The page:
A reduced form of nicotinamide riboside defines a new path for NAD+ biosynthesis and acts as an orally bioavailable NAD+ precursor

Judith Giroud-Gerbetant, Magali Joffraud, Maria Pilar Giner, Angelique Cercillieux, Simona Bartova, Mikhail V. Makarov, Rubén Zapata-Pérez, José L. Sánchez-García, Riekelt H. Houtkooper, Marie E. Migaud, Sofia Moco, Carles Canto

Nicotinamide adenine dinucleotide (NAD+) plays critical roles in energy metabolism as an electron transferring agent. Nicotinamide riboside (NR) is an NAD+ precursor that can be used as a dietary supplement, but it has several drawbacks. Giroud-Gerbetant, Joffraud, et al. identified NRH, a reduced form of NR, as a new NAD+ precursor. NRH shows an unprecedented ability to increase NAD+ in cultured cells and mice, as it is more potent and faster than NR. Despite the minor chemical modification, NRH utilizes a different path than NR to synthesize NAD+. The authors also demonstrate that NRH is protected against degradation in the plasma and can be detected in circulation after oral administration. Finally, NRH also demonstrates therapeutic efficacy against cisplatin-induced kidney injury.

A reduced form of nicotinamide riboside defines a new path for NAD+ biosynthesis and acts as an orally bioavailable NAD+ precursor

Objective: A decay in intracellular NAD+ levels is one of the hallmarks of physiological decline in normal tissue functions. Accordingly, dietary supplementation with NAD+ precursors can prevent, alleviate, or even reverse multiple metabolic complications and age-related disorders in diverse model organisms. Within the constellation of NAD+ precursors, nicotinamide riboside (NR) has gained attention due to its potent NAD+ biosynthetic effects in vivo while lacking adverse clinical effects. Nevertheless, NR is not stable in circulation, and its utilization is rate-limited by the expression of nicotinamide riboside kinases (NRKs). Therefore, there is a strong interest in identifying new effective NAD+ precursors that can overcome these limitations.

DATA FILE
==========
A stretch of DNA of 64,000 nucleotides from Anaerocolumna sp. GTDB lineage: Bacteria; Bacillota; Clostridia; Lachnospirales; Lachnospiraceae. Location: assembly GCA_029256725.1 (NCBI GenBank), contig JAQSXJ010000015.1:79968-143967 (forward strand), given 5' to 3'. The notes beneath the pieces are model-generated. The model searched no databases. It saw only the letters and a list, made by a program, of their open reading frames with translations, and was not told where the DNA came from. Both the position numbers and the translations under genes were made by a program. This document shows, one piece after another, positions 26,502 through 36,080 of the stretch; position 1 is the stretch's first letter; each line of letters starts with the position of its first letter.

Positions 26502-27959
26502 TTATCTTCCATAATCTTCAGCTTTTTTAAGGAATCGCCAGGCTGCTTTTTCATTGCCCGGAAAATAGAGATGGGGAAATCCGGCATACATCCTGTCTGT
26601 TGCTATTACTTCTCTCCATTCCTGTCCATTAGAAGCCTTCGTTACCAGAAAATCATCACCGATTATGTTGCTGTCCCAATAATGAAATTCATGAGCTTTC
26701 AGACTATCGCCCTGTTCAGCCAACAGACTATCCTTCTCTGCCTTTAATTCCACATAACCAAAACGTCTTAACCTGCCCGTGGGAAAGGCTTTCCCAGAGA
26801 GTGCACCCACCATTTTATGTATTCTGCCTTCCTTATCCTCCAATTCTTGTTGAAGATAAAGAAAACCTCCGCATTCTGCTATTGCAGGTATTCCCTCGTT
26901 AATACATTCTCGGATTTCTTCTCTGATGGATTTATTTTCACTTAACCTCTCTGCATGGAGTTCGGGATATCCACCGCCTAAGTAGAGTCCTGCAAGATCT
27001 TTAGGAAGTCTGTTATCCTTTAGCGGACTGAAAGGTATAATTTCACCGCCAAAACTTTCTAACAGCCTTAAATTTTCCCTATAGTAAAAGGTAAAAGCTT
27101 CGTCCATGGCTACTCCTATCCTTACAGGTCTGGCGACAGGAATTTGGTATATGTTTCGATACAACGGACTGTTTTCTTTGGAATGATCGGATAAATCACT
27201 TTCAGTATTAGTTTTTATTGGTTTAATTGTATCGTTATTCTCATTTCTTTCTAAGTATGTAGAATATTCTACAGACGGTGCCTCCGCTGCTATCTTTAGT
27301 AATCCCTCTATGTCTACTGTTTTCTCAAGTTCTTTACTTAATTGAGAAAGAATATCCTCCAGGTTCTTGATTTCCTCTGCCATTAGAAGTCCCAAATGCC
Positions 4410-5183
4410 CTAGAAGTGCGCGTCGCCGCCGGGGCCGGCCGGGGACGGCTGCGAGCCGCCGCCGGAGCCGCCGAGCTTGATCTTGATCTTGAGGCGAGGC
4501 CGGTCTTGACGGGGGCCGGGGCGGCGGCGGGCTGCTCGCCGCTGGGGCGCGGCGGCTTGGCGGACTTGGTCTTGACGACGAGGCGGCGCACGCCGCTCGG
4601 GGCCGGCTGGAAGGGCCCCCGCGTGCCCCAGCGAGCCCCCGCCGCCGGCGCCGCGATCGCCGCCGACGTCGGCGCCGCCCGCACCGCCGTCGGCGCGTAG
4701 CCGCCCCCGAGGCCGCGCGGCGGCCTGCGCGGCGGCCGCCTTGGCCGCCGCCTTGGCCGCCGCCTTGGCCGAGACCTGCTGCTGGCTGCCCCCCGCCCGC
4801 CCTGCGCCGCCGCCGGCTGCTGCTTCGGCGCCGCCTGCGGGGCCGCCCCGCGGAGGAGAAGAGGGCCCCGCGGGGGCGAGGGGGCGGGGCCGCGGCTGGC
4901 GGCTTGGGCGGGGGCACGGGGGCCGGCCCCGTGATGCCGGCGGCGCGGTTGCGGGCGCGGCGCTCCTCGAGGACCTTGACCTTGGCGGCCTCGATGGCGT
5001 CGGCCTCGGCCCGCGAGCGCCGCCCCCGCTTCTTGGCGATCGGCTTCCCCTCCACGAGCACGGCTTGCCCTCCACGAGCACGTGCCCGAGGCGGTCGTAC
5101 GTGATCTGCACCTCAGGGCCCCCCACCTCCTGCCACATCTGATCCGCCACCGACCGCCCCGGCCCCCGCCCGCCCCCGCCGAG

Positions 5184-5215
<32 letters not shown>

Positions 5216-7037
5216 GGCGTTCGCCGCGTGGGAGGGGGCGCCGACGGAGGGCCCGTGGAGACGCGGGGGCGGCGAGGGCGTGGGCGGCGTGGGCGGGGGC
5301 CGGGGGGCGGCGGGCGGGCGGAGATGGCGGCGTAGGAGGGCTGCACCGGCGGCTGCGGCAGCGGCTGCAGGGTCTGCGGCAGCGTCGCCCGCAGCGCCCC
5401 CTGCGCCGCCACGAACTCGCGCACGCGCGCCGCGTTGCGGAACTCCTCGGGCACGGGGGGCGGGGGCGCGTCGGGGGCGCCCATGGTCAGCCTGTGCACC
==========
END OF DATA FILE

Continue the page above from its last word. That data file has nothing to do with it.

Methods: Through a combination of metabolomics and pharmacological approaches, we describe how NRH, a reduced form of NR, serves as a potent NAD+ precursor in mammalian cells and mice.

Results: NRH acts as a more potent and faster NAD+ precursor than NR in mammalian cells and tissues. Despite the minor structural difference, we found that NRH uses different steps and enzymes to synthesize NAD+, thus revealing a new NRK1-independent pathway for NAD+ synthesis. Finally, we provide evidence that NRH is orally bioavailable in mice and prevents cisplatin-induced acute kidney injury.

Conclusions: Our data identify a new pathway for NAD+ synthesis and classify NRH as a promising new therapeutic strategy to enhance NAD+ levels.